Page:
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Better, cheaper, faster—business process reengineering (BPR) focuses on improving process. By using a structured technique to evaluate what gets done, how it gets done, why you are doing it, and how to do it better, BPR can generate efficiency and effectiveness for an organization. For a Shared Services implementation, the primary goal of BPR is to create a standardized set of streamlined processes that can be deployed across the organization. When this streamlining occurs, the resulting improved efficiency and quality is extremely valuable to the organization.
A BPR implementation fundamentally transforms the way work is performed by re-thinking old processes, procedures, practices, and policies. BPR helps meet organizational objectives by examining how work is performed and identifying opportunities to streamline efforts. For many Federal agencies, process improvements lie not only in streamlining the current process but also in introducing new technology. In many cases, an agency, and even departments within the agency, has its own unique processes. Through the use of BPR themes in a Shared Services implementation, common processes can be standardized and streamlined. Building these common processes into the new systems development links business and stakeholder objectives and thus enables continuous improvement as processes are refined and redesigned.
BPR themes are an important component of a successful Shared Services implementation. While the concept of BPR may seem theoretical, the actual problems BPR addresses are concrete. Broken processes abound in organizations, and the more attention that is paid to identifying and addressing these broken processes at the start of your Shared Services implementation, the greater the quality of the solution. For example, some signs of broken processes may be:
These signs of broken processes may also be key drivers for organizations to implement Shared Services. In fact, a 2006 survey conducted by SharedXpertise indicated that business entities generally establish Shared Services organizations for three primary reasons: to improve service, to manage costs, and to improve organizational efficiency. Organizations achieve these benefits by leveraging economies of scale, technology, organizational realignment, labor arbitrage, best practices, and end-to-end process reengineering (Searle, 2006).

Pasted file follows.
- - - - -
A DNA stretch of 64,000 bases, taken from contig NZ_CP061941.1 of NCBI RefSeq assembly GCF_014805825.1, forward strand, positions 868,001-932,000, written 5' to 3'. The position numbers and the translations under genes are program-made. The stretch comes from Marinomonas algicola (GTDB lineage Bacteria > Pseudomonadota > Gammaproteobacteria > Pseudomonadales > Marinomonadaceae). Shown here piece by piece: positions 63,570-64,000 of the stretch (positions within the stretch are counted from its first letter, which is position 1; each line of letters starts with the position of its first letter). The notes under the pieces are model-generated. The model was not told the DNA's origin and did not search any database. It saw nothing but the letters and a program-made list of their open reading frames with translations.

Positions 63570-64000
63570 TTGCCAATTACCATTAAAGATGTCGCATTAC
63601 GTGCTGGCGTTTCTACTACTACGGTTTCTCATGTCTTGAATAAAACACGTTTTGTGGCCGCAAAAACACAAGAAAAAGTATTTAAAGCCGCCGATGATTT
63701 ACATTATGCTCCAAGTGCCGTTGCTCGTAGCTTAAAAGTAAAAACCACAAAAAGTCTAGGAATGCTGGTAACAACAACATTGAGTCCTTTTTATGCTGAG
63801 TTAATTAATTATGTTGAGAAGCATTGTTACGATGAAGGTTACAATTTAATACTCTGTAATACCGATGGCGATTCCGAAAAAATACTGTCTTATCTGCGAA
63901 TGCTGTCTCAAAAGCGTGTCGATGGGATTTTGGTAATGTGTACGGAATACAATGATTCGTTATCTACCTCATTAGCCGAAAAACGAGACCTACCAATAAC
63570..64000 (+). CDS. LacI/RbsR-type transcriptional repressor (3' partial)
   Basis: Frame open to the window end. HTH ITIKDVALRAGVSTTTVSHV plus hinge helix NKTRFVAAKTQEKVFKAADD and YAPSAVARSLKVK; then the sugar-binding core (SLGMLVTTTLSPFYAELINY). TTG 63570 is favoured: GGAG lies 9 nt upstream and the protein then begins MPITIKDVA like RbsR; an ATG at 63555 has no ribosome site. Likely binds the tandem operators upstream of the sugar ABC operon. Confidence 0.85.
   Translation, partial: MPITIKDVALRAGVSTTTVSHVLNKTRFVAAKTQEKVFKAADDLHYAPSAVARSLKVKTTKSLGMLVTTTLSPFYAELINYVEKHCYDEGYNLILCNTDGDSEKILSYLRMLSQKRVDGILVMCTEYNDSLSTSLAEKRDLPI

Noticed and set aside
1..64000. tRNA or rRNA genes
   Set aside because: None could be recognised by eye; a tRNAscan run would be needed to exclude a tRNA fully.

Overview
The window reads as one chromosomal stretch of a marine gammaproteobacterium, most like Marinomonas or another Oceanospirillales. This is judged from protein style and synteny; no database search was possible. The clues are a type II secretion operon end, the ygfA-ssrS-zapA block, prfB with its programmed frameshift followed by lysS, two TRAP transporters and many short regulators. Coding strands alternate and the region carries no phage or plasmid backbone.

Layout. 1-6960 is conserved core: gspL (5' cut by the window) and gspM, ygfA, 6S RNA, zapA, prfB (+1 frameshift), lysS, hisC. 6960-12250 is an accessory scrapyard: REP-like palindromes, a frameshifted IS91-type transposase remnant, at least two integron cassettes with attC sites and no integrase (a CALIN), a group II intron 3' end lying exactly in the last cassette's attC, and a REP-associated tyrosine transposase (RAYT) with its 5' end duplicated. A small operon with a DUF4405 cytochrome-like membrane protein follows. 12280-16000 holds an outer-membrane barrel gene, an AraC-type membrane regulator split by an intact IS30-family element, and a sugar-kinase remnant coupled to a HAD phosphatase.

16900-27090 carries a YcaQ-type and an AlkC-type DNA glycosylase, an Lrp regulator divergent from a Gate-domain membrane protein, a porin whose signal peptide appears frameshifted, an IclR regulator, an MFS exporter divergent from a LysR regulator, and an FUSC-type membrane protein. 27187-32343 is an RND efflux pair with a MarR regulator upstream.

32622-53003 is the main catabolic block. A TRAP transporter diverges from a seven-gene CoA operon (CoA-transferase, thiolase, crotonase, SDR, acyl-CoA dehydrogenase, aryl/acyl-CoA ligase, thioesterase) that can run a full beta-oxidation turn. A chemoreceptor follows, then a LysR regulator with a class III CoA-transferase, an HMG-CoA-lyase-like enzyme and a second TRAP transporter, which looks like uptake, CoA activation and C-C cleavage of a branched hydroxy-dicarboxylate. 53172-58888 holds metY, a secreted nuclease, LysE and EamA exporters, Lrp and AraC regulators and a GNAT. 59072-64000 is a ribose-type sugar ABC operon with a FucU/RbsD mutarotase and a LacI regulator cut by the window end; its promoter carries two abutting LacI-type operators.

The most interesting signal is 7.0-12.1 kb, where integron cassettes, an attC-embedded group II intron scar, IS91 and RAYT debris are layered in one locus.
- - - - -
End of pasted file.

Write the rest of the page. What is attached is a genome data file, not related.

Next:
Given these overlapping goals, it is clear that a more robust approach to Shared Services implementation integrates BPR practices from the outset of the implementation. While this approach requires some additional time at the start to focus on process, the ultimate benefits from the improved process will greatly outweigh the cost of this time. Recreating outdated, inefficient processes while using the Shared Services model will greatly reduce the benefit and prolong frustration with the process. In fact, there are several models, such as OPM's HR Line of Business (LOB) Business Reference Model, that incorporate standard HR Shared Services processes and are intended to be leveraged across the Federal government.
Success factors for a BPR initiative closely mirror those required for a Shared Services implementation. Both BPR and Shared Services require the following key success factors:
While enabling these key success factors requires a significant commitment, both the BPR and the Shared Services activities benefit. As a result, the inclusion of BPR themes at the start of a Shared Services implementation can ensure process standardization, cost reduction, and, ultimately, a more successful overall implementation.
Ruth Ann Hudson is a Senior Managing Consultant in the Organization and People practice area of IBM. Since joining IBM in 2005, Ruth Ann has worked with a variety of clients to provide program management services for public sector projects. She currently serves as the Project Manager for the Office of Justice Programs (OJP) Business Process Improvement (BPI) project. This project was awarded in November 2009 with the objective to develop, recommend, and implement streamlined, efficient, and consistent OJP business processes supported by effective communications, documentation, and training.
Ruth Ann has a B.S. and M.A. from Georgetown University and is currently pursuing her M.B.A from The Wharton School at the University of Pennsylvania.
Ruth Ann Hudson (firstname.lastname@example.org)
Adam Jelic has over 18 years of Business Transformation and Information Technology experience. He has deep expertise across several industries including financial, industrial, communications, and the public sector. Mr. Jelic has led large and complex programs including Strategic Business planning, Shared Services, Enterprise Infrastructure, Supply Chain, Human Resources, and Customer Relationship Management.
He has an excellent track record of delivering successful programs for Fortune 50 firms and government agencies in the United States and Canada.
Adam Jelic (email@example.com)